A lot of people will read this book and look for what has become known as John's trademark Manic Pixie Dream Girl. Some will say Hazel's one, some will say Augustus is the rare male version. I don't think either of them qualify as MPDG. They are too defined, too clear -- too real (aside from those stilted speeches) to fall into that troupe. Part of the allure of a MPDG is a lack of understanding about her and her motivations. She has no purpose beyond fixing the main character. She's there to rescue the main character from the boredom of his own life. Augustus and Hazel do some mutual rescuing and some mutual damage. It was, at least to me, very beautiful and true to life whereas what a MPDG does is not. I can't imagine anyone reading this book and walking away not understanding every romantic gesture Augustus made or sympathizing with Hazel's quiet aloofness.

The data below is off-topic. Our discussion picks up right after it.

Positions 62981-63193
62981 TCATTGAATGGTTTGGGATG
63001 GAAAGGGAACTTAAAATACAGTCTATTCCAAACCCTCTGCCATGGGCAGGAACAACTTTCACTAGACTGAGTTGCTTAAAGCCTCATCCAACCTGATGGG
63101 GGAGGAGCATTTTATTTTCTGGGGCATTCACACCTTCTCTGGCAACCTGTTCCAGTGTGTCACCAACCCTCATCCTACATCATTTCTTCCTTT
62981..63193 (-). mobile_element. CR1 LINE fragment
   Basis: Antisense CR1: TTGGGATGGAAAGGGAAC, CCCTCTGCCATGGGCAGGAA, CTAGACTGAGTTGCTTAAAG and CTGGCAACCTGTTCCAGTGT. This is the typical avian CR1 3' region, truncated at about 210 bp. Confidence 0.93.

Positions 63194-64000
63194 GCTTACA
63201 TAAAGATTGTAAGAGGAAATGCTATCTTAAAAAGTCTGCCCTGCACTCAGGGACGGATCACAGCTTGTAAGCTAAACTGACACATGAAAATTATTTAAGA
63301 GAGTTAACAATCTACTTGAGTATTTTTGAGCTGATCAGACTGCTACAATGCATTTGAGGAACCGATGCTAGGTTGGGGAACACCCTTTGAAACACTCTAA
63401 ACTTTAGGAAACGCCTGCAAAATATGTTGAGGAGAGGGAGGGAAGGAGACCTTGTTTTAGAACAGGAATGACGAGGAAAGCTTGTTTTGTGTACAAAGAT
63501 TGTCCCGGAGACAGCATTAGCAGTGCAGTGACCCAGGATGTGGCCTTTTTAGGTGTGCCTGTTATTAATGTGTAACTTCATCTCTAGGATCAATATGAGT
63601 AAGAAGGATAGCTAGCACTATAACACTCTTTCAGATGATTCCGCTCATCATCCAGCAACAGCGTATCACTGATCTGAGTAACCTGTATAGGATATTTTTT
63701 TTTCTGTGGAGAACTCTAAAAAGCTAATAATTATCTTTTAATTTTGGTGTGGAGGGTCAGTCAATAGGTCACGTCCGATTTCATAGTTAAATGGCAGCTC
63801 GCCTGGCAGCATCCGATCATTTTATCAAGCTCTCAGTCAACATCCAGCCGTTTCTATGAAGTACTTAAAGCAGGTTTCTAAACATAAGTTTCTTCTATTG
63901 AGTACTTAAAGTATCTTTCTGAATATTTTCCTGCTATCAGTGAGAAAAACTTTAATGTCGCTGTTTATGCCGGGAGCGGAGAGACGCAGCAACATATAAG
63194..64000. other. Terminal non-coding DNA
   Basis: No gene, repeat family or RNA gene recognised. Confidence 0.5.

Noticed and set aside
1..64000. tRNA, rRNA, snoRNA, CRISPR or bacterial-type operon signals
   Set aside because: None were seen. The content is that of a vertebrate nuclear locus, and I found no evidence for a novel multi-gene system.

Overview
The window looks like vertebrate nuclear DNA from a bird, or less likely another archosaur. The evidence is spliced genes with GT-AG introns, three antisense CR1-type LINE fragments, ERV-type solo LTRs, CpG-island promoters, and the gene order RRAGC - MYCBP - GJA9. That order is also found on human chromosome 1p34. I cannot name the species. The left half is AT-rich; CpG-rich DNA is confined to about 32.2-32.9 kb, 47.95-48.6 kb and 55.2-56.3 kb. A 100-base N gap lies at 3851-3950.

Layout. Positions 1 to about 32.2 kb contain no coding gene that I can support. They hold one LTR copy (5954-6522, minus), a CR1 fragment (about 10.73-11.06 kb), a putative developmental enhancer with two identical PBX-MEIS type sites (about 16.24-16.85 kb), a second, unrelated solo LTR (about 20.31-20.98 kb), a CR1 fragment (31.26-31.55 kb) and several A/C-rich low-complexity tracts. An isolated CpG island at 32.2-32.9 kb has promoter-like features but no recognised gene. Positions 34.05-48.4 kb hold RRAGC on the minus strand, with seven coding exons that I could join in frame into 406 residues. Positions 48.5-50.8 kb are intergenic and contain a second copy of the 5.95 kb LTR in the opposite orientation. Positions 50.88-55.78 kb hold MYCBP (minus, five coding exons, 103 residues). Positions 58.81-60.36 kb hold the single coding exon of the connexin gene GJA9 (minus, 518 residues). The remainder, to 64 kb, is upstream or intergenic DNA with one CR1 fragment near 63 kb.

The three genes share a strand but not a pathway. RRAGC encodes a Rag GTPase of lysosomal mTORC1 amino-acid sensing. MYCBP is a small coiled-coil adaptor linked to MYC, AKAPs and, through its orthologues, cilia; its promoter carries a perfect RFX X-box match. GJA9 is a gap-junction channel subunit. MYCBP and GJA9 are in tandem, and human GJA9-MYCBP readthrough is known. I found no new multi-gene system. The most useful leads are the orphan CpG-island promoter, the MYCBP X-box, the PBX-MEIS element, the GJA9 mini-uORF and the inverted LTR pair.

The four stars on this review are tentative. I think rereading could change my opinion. I think other reviewers can change my opinion. Being part of the goodreads community has taught me nothing if not that there are always a thousand different ways of reading the same book, the same page, the same sentence.

There's one last thing that bothered me as someone who watches John Green's vlogging channel. Anna, the main character in Hazel's favorite book, starts a charity around cholera because she thought starting a cancer charity while suffering from the condition was narcissistic and Hazel agreed. I quoted the passage in my first take of this review, but that's not happening this time around, people. John pimps the 'This Star Won't Go Out' charity started by Esther's family in her name in order to help the families of cancer patients cope with expenses. I understand that's a fictional character's thoughts and opinions and not necessarily John's, but it still... bugged the fuck out of me. There, I feel no need to be more eloquent than that.